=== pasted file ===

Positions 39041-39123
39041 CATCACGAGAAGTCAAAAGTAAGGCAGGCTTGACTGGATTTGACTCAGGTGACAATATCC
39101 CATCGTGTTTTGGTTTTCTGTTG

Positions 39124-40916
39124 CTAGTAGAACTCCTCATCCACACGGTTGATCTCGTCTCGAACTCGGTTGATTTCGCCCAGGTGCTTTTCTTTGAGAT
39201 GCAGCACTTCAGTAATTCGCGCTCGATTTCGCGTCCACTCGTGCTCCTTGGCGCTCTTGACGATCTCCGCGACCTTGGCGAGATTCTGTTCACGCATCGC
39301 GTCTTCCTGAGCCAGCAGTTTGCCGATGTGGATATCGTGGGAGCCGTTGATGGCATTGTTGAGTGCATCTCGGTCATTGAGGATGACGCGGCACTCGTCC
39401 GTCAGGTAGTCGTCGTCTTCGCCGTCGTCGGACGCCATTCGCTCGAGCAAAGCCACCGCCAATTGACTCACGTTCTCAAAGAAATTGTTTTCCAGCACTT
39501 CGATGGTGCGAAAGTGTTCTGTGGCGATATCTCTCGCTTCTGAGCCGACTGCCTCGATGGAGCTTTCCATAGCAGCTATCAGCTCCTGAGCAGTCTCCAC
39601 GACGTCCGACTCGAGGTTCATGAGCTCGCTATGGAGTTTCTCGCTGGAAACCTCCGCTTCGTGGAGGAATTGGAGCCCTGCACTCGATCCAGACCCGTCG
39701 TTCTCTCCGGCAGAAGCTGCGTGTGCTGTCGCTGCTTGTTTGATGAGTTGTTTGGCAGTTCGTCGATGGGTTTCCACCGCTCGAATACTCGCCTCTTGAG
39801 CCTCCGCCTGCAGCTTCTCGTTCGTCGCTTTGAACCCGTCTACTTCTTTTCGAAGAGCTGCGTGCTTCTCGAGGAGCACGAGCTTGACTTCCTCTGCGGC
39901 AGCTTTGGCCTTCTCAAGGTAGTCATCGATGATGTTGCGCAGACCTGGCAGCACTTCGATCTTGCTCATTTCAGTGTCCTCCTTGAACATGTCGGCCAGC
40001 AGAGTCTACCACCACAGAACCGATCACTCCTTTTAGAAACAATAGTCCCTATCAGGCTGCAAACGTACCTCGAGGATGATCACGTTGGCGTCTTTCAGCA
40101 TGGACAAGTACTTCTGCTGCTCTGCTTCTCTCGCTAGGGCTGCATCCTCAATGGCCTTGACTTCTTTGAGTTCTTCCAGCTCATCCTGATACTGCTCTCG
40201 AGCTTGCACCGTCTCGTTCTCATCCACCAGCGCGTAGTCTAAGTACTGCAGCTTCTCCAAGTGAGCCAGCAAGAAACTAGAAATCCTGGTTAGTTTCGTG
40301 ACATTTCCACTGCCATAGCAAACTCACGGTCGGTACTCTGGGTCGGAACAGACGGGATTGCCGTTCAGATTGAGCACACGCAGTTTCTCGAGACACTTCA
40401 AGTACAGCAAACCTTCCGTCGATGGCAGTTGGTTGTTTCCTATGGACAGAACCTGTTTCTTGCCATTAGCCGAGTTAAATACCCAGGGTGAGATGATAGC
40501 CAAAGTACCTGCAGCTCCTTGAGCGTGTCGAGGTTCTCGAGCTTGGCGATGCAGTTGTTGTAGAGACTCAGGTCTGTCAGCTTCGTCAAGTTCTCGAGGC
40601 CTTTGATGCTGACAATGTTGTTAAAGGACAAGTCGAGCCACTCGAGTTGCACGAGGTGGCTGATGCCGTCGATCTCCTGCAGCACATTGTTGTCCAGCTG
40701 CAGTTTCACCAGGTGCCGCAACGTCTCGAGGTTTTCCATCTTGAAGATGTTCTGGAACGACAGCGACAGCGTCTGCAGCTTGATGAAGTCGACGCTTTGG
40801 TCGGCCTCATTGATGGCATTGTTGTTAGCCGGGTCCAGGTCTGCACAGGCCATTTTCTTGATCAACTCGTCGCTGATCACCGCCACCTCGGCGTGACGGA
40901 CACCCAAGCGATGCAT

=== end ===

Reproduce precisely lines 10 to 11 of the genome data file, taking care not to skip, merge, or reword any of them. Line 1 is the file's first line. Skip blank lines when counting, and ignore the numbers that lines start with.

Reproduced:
39601 GACGTCCGACTCGAGGTTCATGAGCTCGCTATGGAGTTTCTCGCTGGAAACCTCCGCTTCGTGGAGGAATTGGAGCCCTGCACTCGATCCAGACCCGTCG
39701 TTCTCTCCGGCAGAAGCTGCGTGTGCTGTCGCTGCTTGTTTGATGAGTTGTTTGGCAGTTCGTCGATGGGTTTCCACCGCTCGAATACTCGCCTCTTGAG